Rising out of a century of success in oil and gas, the maritime industry in Trinidad and Tobago provides a broad range of specialized services. Our naturally track record, developed maritime infrastructure and support mechanisms make us a very special place for commercial maritime operations and leisure marine activities.
Transport of Containerized Cargo
T&T has legal jurisdiction over 2,940 km2 of the waters of the Gulf of Paria. The Gulf offers a well-sheltered body of water with 156 km of coastline and serves as an ideal location for port and harbour facilities. The average combined throughput of the country’s two major cargo ports - Port of Point Lisas and Port of Port of Spain - is just under 600,000 TEU’s
Chaguaramas Maritime Cluster
Most of T&T’s maritime activities take place in Chaguaramas, in the north-western peninsula of Trinidad. The Chaguaramas Bay is an exceptionally sheltered natural harbour and one of the best yacht storage and repair centres in the Caribbean. The area is well developed with 8 marinas/boatyards and approximately 140 companies providing yacht related support services, all within walking distance.
About 180 companies throughout Trinidad cater to the yachting industry. 8 boatyards/marinas provide approx. 470 in-water berths, as well as accommodation for an estimated 1000 yachts on land. The sub-industry is export oriented with over 70% to 80% of its sales going to transient yachts.
Ship Repair Services
There are several ship repair facilities located in Trinidad including one dry dock facility with a lifting capacity of 23,000 metric tonnes (MT) and an overall length of 230 meters.
T&T’s calm waters are ideal for companies wishing to transship raw materials out of South American countries such as Brazil, Venezuela and Guyana to European and Asian markets.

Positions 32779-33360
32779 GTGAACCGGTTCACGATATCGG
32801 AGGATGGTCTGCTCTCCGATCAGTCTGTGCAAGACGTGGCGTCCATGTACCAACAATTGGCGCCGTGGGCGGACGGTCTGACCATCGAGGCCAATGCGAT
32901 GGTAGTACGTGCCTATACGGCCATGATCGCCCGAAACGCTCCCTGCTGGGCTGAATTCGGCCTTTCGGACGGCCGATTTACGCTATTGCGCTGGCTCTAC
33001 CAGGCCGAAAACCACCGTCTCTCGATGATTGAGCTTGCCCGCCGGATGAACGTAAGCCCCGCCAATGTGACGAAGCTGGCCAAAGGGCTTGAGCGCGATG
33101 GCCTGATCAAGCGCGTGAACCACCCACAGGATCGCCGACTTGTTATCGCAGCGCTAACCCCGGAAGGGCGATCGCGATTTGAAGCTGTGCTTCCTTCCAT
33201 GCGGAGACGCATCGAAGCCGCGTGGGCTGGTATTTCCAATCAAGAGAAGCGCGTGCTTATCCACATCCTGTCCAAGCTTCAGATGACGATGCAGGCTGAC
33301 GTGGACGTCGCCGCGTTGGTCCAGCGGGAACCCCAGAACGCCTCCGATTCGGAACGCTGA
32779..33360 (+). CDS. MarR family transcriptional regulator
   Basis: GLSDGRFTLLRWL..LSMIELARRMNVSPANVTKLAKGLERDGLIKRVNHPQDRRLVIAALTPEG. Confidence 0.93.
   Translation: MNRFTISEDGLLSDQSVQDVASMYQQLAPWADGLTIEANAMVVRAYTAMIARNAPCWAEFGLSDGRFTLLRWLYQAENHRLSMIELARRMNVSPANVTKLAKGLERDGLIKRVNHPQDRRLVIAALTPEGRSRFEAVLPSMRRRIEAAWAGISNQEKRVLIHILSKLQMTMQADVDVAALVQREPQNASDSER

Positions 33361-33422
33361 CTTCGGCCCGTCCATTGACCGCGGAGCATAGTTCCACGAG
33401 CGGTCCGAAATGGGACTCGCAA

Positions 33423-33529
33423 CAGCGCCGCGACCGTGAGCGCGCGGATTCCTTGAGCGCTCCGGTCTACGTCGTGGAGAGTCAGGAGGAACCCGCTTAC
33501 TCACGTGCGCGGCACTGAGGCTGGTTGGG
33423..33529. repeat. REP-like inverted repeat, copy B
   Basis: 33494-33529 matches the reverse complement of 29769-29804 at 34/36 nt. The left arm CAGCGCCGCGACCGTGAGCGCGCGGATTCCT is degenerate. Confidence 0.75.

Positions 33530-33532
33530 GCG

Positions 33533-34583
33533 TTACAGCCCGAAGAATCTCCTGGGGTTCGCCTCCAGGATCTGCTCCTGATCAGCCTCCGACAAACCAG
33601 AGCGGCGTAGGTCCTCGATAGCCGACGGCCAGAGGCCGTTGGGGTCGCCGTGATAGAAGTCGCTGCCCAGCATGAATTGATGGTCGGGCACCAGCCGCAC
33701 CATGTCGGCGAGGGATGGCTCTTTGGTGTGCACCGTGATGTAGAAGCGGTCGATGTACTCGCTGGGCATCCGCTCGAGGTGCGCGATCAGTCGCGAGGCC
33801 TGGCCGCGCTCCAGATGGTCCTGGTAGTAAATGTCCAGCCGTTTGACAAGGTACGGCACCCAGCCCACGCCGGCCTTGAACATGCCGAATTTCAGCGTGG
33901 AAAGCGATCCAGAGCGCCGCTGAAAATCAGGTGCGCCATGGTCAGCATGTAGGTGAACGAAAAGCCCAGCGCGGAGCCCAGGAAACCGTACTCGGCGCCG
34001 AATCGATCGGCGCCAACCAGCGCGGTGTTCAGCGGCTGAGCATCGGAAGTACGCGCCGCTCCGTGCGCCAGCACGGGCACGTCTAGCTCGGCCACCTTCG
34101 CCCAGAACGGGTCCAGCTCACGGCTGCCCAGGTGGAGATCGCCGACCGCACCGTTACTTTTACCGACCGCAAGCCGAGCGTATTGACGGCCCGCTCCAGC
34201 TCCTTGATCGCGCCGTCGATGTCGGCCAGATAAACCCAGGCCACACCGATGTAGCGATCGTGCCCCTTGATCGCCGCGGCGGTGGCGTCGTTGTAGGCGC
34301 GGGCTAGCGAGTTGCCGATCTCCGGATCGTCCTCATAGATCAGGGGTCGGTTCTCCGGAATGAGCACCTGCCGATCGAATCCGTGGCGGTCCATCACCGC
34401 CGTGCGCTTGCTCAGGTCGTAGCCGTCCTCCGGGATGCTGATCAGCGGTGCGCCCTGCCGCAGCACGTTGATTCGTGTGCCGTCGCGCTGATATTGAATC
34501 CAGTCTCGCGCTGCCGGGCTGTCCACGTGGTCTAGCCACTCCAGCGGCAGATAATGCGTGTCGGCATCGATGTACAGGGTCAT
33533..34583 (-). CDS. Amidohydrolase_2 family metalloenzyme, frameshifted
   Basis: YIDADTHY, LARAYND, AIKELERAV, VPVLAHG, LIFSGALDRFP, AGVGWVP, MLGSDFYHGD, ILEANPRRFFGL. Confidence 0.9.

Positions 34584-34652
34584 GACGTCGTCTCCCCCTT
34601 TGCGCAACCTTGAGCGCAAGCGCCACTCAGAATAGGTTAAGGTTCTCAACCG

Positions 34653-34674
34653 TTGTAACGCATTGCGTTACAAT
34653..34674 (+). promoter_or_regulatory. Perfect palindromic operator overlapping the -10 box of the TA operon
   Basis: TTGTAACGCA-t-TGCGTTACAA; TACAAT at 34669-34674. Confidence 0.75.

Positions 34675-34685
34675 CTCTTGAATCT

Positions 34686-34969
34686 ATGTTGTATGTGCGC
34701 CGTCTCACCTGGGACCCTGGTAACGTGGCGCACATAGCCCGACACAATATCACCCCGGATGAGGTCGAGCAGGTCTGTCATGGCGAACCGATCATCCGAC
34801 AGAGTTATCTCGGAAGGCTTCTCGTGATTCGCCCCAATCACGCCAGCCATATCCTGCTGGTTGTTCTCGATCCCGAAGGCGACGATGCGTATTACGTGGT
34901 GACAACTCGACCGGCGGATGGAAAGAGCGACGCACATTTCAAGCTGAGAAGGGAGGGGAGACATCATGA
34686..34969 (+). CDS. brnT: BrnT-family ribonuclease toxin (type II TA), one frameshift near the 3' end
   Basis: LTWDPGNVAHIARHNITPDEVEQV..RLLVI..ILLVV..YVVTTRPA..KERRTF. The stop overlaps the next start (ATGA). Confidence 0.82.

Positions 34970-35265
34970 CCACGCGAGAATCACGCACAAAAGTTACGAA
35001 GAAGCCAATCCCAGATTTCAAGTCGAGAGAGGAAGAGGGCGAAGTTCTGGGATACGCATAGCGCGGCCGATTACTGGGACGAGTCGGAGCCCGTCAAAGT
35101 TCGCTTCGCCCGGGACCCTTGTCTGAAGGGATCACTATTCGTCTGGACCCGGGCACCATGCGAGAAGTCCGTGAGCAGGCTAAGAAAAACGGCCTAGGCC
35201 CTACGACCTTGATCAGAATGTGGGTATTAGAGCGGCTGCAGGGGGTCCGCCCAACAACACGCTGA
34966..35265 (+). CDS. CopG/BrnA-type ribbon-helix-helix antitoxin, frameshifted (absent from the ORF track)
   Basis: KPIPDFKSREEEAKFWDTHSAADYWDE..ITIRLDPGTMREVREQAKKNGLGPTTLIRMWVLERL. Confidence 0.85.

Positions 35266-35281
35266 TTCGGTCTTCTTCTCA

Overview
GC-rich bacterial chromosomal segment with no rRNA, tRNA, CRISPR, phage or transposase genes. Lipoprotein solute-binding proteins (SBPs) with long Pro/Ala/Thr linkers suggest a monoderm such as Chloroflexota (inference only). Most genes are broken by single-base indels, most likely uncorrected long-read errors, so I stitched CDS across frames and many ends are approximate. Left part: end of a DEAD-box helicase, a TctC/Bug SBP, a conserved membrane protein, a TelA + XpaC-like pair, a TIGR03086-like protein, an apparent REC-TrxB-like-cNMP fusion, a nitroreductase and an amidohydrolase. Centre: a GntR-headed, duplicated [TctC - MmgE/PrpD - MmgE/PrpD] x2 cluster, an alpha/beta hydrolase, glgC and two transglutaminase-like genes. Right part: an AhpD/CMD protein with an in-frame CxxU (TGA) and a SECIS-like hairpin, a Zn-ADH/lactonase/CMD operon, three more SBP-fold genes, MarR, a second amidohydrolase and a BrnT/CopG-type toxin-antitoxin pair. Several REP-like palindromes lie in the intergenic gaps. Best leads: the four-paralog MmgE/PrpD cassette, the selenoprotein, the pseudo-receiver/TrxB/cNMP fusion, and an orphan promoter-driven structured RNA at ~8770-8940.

T&T’s natural and safe harbour as well as its traditional adversity to hurricanes makes it a preferred location for the storing of ships. For example oil and gas drilling services companies which may be suffering a slowdown due to depressed oil prices.
Why invest in Maritime?
T&T lies just 11 km off the coast of South America and 2,200 km away from the Panama Canal. This location places the twin island nation outside of the Atlantic hurricane belt and approximately 19 km away from the international shipping lanes. T&T’s location south of the hurricane belt also ensures the protection necessary to establish ports and harbours.
Existing Maritime Infrastructure
T&T’s natural harbour provides an ideal solution for exporters who face huge difficulties shipping from the South American mainland due to fluctuating river drafts and insufficient port infrastructures. T&T has well developed maritime clusters, with 8 marinas and a wide range of essential goods and services that are readily available and accessible.
The maritime industry can engage the services of international standard engineers, welders, seamen, pilotage and stevedoring personnel, amongst others, from an English-speaking local workforce.
Tertiary institutions offer well established courses to the Maritime sector including:
- Bachelor’s Degree in Mechanical, Civil, Electrical & Chemical Engineering; Nautical Science
- Master’s Degree in Operational Maritime Management, Port and Maritime Management
- Diploma in Maritime Operations
- Additionally, 16 local institutions produce graduate welders and 2 local schools train new commercial divers.
Import Duty Concessions
Locally registered firms engaged in ship building and ship repair are allowed duty free treatment on machinery, equipment and materials under the provisions of the Third Schedule of the Customs Act, Chapter 78:01 (as amended).
Value Added Tax Exemption
Repair services for ships involved in commercial maritime are exempt from VAT under the provisions of the Value Added Tax Act (Amendment to Schedule 2) Order, 2016.
Under the Corporate Tax Act any company which promotes or sponsors yachting will be allowed an allowance equal to 150% of the actual expenditure incurred in respect of such promotion or sponsorship, up to a maximum of $450,000.
With the expansion of the Panama Canal and the construction of the Nicaraguan Canal, opportunities exist within T&T to build on the past successes of the industry and develop viable and competitive maritime clusters in: